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Inspectors are scrambling to take soil samples along a stretch of the Salvail River where a deadly landslide killed a family of four, but experts say sensitive marine clay severely limits the level of assurance such tests can provide to residents.

Leda clay - named for a type of seashell mixed in the clay of the St. Lawrence and Ottawa River valleys - is tough to sample and control and can suddenly melt like butter in a hot pan when jostled even slightly.

"You can't even count the things that can set it off," said André Aubin, director of urban services in Nicolet, Que., a town plagued by landslides. Nicolet is about 70 kilometres north of Saint-Jude, where the family of Richard Préfontaine died Monday.

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Mr. Aubin's town and the province have spent millions in the past five years making sure a chunk of the community of 7,700 doesn't slide into the Nicolet River. Several downtown blocks slumped in 1955, killing three people, destroying homes, businesses and a school and leading to the demolition of the town's church.

Landslides may provoke an image of granite boulders rolling down a rocky western mountain, but more people in Quebec have died in landslides than in any other province. Some 330 Quebeckers have been killed in landslides since 1841, about half of them in clay slides, usually in river valleys. In mountainous British Columbia, 239 people have died in landslides.

Mr. Aubin rattles off just a few of the possible triggers of a slide: rain, saturated ground, drought, quick and slow river ice melts, minor earthquakes, vibrations from construction work, high and low water levels, and invisible phenomena far below the surface.

In other words, almost everything and its opposite can cause Leda clay to liquefy and flow down even a gentle slope. (Young friends of the dead family in Saint-Jude said a favourite childhood thrill was to roll log-style down the riverbank behind the Préfontaine home. The slope was steep enough to be fun but gentle enough to be safe, said 21-year-old Mathieu Arpin.)

Nervous residents of Saint-Jude have flooded the office of Mayor Yves de Bellefeuille. Saint-Jude was previously classified as being at low risk for a slide.

But Mr. Aubin said property owners often complicate matters. Many are fiercely protective of their right to dig a swimming pool or chop down an erosion-preventing tree. The town has experienced repeated small slides in recent years, but many owners insist their own properties are fine. "Some people will build at the foot of a volcano, if you let them," Mr. Aubin said.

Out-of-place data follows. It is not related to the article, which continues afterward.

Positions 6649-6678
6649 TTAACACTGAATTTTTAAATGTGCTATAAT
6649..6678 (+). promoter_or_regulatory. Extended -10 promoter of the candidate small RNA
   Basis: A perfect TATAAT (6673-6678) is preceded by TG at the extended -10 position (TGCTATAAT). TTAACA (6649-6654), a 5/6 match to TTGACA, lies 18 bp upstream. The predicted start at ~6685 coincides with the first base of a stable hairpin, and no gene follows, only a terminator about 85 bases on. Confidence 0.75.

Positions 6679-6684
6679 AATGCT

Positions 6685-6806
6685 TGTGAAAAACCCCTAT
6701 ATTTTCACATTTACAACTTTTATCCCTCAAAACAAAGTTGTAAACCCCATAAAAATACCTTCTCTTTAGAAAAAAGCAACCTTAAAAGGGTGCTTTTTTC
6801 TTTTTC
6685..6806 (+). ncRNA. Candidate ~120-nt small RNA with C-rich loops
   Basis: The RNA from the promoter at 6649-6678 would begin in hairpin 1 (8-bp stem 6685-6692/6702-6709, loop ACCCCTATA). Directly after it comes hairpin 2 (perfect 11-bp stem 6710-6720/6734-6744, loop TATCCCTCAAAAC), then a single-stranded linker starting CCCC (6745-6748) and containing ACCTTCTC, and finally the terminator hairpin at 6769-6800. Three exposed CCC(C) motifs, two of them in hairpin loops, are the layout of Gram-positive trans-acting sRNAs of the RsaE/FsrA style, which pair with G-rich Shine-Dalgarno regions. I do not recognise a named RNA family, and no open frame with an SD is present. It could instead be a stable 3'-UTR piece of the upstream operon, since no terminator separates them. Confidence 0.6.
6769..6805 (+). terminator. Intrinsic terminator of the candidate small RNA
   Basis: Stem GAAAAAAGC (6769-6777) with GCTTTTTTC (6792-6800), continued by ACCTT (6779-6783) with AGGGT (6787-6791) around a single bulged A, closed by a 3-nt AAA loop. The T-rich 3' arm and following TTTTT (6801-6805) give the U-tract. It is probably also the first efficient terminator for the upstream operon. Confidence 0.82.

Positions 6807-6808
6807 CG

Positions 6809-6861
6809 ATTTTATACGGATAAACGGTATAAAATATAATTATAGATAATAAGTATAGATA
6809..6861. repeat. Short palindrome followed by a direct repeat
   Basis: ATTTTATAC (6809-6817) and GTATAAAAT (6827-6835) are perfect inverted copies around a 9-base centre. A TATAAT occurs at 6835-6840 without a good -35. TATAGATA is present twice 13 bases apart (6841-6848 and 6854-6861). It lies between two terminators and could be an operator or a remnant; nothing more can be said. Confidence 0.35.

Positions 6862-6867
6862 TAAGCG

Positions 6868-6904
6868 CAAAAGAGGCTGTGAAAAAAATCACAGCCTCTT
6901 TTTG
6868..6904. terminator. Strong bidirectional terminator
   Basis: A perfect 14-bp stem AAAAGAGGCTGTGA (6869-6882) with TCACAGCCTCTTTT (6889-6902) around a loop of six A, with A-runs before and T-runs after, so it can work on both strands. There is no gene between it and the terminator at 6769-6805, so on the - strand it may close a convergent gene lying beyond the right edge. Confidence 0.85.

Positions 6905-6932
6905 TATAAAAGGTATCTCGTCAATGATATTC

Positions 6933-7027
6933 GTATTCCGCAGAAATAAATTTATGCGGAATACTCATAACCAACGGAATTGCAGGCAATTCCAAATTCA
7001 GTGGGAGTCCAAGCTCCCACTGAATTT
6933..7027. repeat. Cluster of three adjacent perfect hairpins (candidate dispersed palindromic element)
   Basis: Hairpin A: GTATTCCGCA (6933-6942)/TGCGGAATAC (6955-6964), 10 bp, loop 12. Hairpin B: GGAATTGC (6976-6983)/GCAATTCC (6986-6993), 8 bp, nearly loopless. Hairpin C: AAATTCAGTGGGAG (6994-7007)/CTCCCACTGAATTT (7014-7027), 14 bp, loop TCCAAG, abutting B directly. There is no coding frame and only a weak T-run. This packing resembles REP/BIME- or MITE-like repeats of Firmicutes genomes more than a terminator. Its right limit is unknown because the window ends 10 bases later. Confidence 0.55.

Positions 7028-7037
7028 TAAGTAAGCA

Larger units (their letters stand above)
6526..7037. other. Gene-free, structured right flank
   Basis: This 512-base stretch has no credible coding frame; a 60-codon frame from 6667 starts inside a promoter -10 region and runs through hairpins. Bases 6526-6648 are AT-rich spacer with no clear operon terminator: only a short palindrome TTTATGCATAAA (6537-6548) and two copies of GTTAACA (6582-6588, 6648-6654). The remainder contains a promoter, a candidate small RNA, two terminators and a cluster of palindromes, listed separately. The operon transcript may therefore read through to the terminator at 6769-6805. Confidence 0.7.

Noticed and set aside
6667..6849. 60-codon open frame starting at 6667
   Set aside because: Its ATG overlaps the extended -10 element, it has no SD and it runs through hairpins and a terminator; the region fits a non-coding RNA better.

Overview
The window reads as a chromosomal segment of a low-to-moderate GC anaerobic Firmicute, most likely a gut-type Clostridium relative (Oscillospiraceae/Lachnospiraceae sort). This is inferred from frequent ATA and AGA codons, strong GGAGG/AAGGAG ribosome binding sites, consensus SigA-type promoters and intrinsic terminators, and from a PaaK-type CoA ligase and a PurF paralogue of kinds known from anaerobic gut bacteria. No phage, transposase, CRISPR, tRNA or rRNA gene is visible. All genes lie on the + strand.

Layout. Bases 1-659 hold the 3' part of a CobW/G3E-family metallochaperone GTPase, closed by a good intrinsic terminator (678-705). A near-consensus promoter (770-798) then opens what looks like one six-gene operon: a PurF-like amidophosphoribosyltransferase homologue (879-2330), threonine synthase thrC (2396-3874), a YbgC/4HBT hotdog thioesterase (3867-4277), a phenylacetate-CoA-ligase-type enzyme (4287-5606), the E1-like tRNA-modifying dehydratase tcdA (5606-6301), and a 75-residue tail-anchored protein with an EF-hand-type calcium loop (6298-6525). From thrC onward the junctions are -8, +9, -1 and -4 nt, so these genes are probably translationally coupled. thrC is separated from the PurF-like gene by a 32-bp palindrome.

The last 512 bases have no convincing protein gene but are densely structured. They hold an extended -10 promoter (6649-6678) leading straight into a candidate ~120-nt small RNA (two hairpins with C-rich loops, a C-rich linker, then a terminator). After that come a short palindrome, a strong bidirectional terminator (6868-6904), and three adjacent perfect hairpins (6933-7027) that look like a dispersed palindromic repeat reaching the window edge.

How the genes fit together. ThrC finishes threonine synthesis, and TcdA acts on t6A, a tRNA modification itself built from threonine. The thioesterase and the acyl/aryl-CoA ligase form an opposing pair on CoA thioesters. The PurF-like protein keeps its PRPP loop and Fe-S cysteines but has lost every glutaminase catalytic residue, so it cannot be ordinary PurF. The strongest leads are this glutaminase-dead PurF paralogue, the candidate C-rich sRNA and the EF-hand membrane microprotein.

Nicolet has imposed a ban on new construction along the water and reinforced the riverbank. Since 2006, the town and province have updated 30-year-old provincial risk assessment maps. The modernization effort hasn't reached Saint-Jude yet.

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Jean-Yves Chagnon, the retired provincial geologist who was in charge of the mapping effort in the 1970s, used aerial photographs to identify clay scars that could indicate vulnerable spots.

Of the 700 vulnerable areas he found, 117 of them were within a 150-kilometre radius east of Montreal along the Yamaska River. It includes Saint-Jude and Nicolet. He said it's time his work was updated.

Mr. Chagnon said it's one thing to identify areas at risk, but far more difficult to know whether a landslide will be small and affect a few metres or stretch nearly a kilometre, as in Saint-Jude.

The unpredictability makes private engineering companies reluctant to conduct tests, he said, because they could be held liable if the land gives way. The tests also cost of thousands of dollars, making property owners reluctant to order them.

Editor's Note: The landslide at Saint-Jean-Vianney, Que., in 1971 took place in the Lac-St-Jean region, not at the Catholic parish of the same name in the Lac-Mégantic region. Incorrect information appears in the above graphic, which also accompanied the version of this story in Thursday's paper.

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